Let’s face it: Social media is a nonstop churn of content. New users are joining by the second, and most of them are spouting out posts multiple times a day. How’s anyone supposed to keep up? Let alone an author, who is already juggling writing, a job, parenting, and/or a hodgepodge of other obligations on top of online platforming?
While at a conference recently, I chatted with an author who had given up on social media. Why? He said he could hardly create one original, witty, worthwhile idea every day to post, let alone several. I quickly told him something that I hope set him free and gave him a new lease on social media platforming:
You don’t have to have an original masterpiece of mind-blowing insight every time you post on social media.
In fact, browse through the post history of any author you love and you’re bound to see that a strong social media presence is made of many different kinds of activity.
The truth is, there are other ways to post that take the pressure off—and even sometimes add more value for both you and your followers—than just blasting out your own thoughts.
Here are Four Great Ways to Post When You’ve got Nothing to Say:
1) Share other people’s great content
As a science fiction and fantasy author, I have a penchant for anything related to monsters (and a lot of other geek culture topics). Guess what? My target audience of readers tend to love this stuff, too.
Find these areas where your passions overlap with those of your audience, and keep an eye on a few trusty sources for the latest content on those topics.
The next time you find an article you love on one of those sites, share it! In today’s climate of content overwhelm, serving as a curator of what you consider to be the best content on the internet is a service you can offer your readers.
2) Inspire with quotes
From #MotivationMonday to #QOTD, the internet loves a great quote. Creating visually striking graphics for quotes you love, or even reposting quotes you find from others that inspire you, can be another great way to connect with your audience.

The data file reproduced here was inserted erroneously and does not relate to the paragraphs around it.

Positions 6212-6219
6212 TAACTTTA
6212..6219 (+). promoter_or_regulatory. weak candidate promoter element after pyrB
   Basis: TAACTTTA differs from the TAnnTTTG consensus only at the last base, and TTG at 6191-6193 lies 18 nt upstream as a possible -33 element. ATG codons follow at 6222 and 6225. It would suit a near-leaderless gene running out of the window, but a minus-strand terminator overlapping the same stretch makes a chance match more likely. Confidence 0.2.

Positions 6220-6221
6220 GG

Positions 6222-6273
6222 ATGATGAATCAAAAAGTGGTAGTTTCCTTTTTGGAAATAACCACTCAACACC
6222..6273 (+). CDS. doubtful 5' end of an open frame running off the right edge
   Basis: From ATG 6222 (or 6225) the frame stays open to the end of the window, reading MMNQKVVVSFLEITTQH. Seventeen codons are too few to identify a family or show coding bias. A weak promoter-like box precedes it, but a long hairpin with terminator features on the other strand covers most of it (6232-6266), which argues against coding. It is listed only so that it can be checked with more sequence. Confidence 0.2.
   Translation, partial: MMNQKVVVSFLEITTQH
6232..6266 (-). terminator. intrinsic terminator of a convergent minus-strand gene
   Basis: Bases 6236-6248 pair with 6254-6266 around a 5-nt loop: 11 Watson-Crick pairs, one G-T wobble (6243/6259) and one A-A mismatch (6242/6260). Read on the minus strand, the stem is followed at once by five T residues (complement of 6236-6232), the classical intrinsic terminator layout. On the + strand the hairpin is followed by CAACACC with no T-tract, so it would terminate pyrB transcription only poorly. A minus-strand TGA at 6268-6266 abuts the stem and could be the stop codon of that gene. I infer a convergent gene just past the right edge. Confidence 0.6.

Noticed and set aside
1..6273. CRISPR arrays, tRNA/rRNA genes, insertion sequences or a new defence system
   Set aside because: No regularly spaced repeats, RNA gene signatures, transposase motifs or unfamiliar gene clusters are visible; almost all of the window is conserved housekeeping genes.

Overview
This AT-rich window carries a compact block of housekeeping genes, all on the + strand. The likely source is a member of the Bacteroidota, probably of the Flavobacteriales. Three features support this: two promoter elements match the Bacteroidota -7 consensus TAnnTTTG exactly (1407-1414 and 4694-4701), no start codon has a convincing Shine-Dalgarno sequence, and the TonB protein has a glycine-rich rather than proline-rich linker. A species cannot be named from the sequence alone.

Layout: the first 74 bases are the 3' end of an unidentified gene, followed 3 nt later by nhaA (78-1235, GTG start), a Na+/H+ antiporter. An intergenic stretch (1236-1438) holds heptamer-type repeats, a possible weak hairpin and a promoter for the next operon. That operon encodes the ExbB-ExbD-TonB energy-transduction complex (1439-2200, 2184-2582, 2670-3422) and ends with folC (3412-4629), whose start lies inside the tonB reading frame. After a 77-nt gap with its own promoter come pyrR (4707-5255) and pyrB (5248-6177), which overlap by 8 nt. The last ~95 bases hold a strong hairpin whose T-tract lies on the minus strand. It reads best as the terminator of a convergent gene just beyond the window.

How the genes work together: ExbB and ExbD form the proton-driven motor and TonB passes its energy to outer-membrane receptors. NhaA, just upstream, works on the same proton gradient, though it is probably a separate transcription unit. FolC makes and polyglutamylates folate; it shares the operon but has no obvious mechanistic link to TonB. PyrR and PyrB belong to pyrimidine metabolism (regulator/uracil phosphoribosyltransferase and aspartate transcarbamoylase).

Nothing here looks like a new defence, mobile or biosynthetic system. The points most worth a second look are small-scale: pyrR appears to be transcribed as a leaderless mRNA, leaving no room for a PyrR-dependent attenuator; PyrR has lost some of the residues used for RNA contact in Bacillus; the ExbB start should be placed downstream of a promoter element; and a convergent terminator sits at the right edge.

Just be sure to cite your sources, both for the quote and any re-posts. To get even more from your quote posts, experiment with the most relevant hashtags.
When browsing your feed, look out for posts that are especially helpful, get you thinking, or make you think heck yes. Great content alert! Why not pass it forward with a repost?
This can accomplish two great things at once.
First, it lends support to a connection who shared something you found meaningful. This can be a wonderful way to get noticed and build stronger connections within your network. Second, it shares more great content with your followers, which you’ll be associated with now.
For bonus points, you can add your own comment with the repost if you have something to add or call out…but it’s not required.
I think sometimes we get so caught up in putting content out in posts, we forget about reading each others’ posts. But replying to someone else on social media can be some of the most meaningful platforming activities you do.
Social media may separate us by our screens, but it’s still about building social connections with other people. When we reply to someone else, we step out from behind those screens and contribute to a conversation.
This is a great way to build real connections through the internet, which is no easy feat.
A Better Way to Build Platform
I hope this has taken some pressure off of you about what it takes to build a social media presence for your author platform. I hate to see authors who feel so overwhelmed by the pressure to produce post after post, that they give up.
Hang in there! And cut yourself a break by using these methods to keep up with your social media even when you have nothing new to say. You may find that it creates space for you to discover new resources, get inspired, and build better connections with others.
By day, Emily Wenstrom is an author social media coach and content marketing specialist. By early-early morning, she is E. J. Wenstrom, an award-winning sci-fi and fantasy author whose debut novel Mud was named 2016 Book of the Year by the Florida Writers Association.